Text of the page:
Osteopenia in OVX rats was evidenced at 60 days post-ovariectomy by decreased dry bone weight and bone mineral content measured either on bone ashes or by DXA and by the marked decrease in metaphyseal bone volume. Although treatment with 17β-estradiol prevented the decreased metaphyseal bone loss in OVX rats, the total bone mineral content measured by ash weight or BMC was not completely corrected by E2. The most likely explanation for the discordance between the effects of E2 on trabecular bone volume and BMC is that DXA measures combined cortical and cancellous bone, whereas the histomorphometric method measures only cancellous bone, which is mainly affected in OVX rats.(27) We found that the administration of S12911 had beneficial effects on bone mass in OVX rats. As evaluated on bone ashes and by DXA, 2 months of treatment with the strontium derivative prevented the decrease in bone mineral content in OVX rats. Although bone strontium content was increased after treatment, the rise in bone ash and bone mineral content induced by S12911 resulted mainly from an increase in bone calcium content. We also found that the loss in trabecular bone volume measured at the metaphyseal level was partially prevented by S12911. This effect was not due to stimulation of the growth rate or skeletal growth since the body weight and femur length in OVX rats treated with S12911 were not different from the values in untreated OVX rats.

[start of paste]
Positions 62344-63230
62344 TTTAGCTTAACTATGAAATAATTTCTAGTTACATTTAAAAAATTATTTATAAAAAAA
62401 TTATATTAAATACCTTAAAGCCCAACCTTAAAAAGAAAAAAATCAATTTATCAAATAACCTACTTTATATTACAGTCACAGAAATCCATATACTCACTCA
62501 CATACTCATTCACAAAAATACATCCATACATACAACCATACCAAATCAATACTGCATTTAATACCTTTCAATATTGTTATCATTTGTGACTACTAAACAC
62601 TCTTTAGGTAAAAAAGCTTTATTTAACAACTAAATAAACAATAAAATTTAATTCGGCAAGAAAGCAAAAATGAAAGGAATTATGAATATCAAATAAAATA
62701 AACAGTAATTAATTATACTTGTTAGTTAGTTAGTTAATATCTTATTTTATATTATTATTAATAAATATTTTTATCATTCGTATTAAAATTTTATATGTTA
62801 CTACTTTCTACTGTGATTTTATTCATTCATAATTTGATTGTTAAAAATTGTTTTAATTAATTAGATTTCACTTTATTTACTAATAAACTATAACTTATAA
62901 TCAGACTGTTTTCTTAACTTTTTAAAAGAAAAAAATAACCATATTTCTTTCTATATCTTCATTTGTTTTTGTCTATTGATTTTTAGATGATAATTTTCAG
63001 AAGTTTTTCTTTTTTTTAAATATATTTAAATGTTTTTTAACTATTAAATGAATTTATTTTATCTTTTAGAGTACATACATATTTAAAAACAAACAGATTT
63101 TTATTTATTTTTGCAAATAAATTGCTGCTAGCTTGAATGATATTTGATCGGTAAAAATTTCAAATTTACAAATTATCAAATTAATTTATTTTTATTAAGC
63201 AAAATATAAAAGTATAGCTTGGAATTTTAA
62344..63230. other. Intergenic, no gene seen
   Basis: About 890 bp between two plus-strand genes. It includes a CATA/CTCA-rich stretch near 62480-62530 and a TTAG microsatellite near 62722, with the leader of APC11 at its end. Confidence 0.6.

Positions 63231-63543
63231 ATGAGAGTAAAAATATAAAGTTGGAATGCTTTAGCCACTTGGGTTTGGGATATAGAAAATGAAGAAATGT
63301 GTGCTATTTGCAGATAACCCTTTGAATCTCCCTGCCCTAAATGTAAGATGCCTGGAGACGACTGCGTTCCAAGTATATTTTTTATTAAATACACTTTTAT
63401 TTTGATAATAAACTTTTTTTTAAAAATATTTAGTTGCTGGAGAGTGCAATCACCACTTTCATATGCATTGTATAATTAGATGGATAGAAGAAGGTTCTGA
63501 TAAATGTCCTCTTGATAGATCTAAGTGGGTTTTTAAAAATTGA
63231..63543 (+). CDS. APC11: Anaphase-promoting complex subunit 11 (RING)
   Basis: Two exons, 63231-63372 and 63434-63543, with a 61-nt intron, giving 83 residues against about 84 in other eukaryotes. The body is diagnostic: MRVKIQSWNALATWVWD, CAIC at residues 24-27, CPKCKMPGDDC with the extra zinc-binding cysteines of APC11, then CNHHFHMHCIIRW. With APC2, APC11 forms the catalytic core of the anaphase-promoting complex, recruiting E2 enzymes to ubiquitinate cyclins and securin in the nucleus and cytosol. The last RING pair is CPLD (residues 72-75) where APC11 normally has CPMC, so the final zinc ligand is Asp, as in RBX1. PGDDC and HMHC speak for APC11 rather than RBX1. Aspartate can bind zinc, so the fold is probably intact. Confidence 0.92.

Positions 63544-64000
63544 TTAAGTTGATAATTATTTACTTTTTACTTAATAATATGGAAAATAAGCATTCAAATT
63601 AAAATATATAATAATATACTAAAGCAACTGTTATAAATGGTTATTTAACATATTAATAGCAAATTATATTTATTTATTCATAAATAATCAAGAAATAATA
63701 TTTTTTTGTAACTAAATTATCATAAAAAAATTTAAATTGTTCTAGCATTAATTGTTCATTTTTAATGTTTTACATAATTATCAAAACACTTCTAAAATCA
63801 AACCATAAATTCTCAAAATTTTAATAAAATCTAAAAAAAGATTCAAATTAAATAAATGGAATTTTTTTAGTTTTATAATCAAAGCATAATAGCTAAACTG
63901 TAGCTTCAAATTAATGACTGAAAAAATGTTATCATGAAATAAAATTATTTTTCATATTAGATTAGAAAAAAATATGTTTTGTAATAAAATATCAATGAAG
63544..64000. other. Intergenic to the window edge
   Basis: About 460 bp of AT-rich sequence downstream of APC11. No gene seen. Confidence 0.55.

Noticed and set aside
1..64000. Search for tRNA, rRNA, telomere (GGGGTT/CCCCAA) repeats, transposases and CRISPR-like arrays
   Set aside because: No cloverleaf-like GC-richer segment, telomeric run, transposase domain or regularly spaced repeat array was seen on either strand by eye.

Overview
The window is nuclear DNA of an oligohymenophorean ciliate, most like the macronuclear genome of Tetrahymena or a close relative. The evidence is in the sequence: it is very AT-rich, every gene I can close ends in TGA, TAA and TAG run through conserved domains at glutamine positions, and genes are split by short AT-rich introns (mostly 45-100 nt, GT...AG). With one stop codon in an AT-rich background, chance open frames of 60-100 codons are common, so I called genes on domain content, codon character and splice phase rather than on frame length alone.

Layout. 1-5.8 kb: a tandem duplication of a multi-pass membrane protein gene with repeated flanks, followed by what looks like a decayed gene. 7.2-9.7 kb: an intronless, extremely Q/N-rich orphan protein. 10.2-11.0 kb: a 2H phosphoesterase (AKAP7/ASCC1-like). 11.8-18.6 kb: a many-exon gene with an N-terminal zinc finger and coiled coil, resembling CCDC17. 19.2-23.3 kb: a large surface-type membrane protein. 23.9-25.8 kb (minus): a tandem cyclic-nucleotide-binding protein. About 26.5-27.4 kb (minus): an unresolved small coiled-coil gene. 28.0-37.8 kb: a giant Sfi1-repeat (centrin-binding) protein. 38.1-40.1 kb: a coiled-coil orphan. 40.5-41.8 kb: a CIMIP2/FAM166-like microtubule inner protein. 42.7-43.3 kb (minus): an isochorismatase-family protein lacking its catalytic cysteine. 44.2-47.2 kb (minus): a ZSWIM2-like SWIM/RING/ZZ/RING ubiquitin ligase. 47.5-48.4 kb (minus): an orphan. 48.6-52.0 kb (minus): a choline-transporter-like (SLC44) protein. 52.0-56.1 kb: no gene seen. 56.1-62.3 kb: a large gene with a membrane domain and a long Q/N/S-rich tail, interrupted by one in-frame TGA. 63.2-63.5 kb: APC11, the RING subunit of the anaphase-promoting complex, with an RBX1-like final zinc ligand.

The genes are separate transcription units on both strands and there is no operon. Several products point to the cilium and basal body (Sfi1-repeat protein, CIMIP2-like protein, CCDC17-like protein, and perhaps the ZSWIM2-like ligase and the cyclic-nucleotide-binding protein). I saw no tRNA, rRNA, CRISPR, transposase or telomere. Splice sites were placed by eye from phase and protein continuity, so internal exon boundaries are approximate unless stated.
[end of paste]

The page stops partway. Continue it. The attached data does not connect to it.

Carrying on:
The prevention of bone loss induced by S12911, an acid compound containing two atoms of strontium per molecule, was associated with a dose-dependent increase in plasma, urine, and bone strontium concentrations. Comparable dose-dependent changes were previously reported in rats, mice, and humans treated with natural monovalent strontium salts.(16–18,28) The marked increase in plasma strontium induced by S12911 treatment had no effect on plasma calcium and magnesium. By contrast, treatment with this strontium salt completely corrected the decreased urinary calcium excretion observed in OVX rats. Although low doses of strontium in normal rats does not affect urinary calcium,(16) our results show that the divalent strontium salt S12911 was able to restore normal urinary calcium in OVX rats, as did estrogen treatment.